DISCOVERING THE CAUSE OF A KEY OFF CURRENT DRAIN
If the key-off current reading is above specifications (typically, more than 50 mA one hour after the car has been shut off), the current drain is too high. It’s time to begin pulling fuses and relays to find the fault.
Remove fuses and relays one at a time to discover circuit that is draining the battery.
Or, use a voltmeter to check for a voltage drop across each fuse. A voltage drop reading would show current flow in the circuit.
Refer to your car owner’s manual or a wiring diagram to identify the fuses and relays. Then pull the fuses and relays one at a time until the current reading drops. Stop pulling the fuses for the PCM or other KAM-sensitive modules until you have inspected all of the other circuits.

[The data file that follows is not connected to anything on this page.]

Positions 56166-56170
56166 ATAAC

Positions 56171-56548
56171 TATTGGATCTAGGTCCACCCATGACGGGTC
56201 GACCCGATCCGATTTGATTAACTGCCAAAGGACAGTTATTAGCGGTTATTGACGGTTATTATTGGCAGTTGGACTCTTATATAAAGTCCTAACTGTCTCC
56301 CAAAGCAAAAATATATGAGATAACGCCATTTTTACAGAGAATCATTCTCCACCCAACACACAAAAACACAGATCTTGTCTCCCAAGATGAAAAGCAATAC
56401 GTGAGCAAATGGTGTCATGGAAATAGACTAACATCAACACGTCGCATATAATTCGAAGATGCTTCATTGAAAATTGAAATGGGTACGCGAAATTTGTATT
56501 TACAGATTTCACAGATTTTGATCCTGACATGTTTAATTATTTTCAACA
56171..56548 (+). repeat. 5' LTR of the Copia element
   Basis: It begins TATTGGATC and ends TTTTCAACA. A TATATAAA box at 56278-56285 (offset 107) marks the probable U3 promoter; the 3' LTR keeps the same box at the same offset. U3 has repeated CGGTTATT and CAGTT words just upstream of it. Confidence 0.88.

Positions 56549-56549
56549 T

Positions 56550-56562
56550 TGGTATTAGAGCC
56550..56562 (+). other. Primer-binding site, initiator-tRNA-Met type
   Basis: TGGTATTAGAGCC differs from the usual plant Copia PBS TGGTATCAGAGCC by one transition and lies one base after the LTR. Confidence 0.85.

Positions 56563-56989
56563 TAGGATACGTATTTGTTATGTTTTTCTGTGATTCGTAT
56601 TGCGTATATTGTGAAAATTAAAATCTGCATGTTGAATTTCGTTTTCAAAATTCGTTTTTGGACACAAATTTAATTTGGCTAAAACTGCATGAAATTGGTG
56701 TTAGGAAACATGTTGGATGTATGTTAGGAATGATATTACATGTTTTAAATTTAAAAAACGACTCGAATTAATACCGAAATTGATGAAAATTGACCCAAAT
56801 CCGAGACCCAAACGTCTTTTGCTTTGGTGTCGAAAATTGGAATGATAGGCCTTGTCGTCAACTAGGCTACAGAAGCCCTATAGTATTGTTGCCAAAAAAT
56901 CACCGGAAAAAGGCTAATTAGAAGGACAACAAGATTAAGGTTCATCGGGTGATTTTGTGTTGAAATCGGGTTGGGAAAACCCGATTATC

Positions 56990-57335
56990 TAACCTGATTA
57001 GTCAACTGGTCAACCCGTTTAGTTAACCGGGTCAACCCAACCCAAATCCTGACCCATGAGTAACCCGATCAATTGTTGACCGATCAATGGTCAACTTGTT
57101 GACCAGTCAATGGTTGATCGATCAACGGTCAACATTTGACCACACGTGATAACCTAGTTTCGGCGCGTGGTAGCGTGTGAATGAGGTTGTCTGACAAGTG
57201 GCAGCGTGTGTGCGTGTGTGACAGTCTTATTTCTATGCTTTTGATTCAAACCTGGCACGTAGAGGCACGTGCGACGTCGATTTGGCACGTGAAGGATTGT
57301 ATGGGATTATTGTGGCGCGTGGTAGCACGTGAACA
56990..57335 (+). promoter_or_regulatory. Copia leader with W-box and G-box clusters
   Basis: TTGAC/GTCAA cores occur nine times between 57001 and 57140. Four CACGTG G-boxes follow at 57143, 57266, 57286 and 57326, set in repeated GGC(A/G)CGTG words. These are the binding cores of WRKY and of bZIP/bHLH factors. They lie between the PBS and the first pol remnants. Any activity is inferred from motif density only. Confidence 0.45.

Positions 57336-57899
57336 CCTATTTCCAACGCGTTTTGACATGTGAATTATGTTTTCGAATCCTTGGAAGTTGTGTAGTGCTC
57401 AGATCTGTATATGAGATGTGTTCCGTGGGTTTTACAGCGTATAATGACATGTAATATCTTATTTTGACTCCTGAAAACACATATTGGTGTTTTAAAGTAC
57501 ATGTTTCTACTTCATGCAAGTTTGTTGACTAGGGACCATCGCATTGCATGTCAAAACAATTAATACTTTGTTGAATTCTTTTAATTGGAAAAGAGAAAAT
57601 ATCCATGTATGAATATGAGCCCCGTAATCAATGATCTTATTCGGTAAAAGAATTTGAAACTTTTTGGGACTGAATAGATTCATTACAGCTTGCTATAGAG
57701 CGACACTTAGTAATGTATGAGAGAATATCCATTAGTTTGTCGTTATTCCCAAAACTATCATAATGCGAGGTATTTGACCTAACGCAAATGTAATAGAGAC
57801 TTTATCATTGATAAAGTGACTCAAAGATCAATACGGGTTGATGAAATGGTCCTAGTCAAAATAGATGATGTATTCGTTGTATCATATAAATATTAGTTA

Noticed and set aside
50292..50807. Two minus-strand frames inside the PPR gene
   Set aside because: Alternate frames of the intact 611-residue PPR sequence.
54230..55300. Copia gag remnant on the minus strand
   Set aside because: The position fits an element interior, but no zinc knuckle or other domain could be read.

Once you’ve discovered the circuit that is causing the excessive current drain, check the relay, switch, module or other components in the circuit and change as needed.
Sometimes a bad alternator diode can cause a vehicle battery to run down. A good diode should only pass current in one direction. If it leaks current in the opposite direction, it may keep the charging circuit on when the engine is not running, making the battery to run down. This kind of issue can be diagnosed several ways. If your voltmeter has an AC (alternating current) scale, switch to that scale and observe the charging voltage with the engine running. If the meter indicates any AC voltage, one or more diodes are leaking and the alternator needs to be changed. The alternator’s output can also be observed as a waveform on a digital storage oscilloscope (DSO) or an alternator tester that measures ripple voltage to detect this kind of issue. Or, just disconnect the alternator overnight and see if the battery stills run down. If the battery drain stops, you have discovered the problem. Change the alternator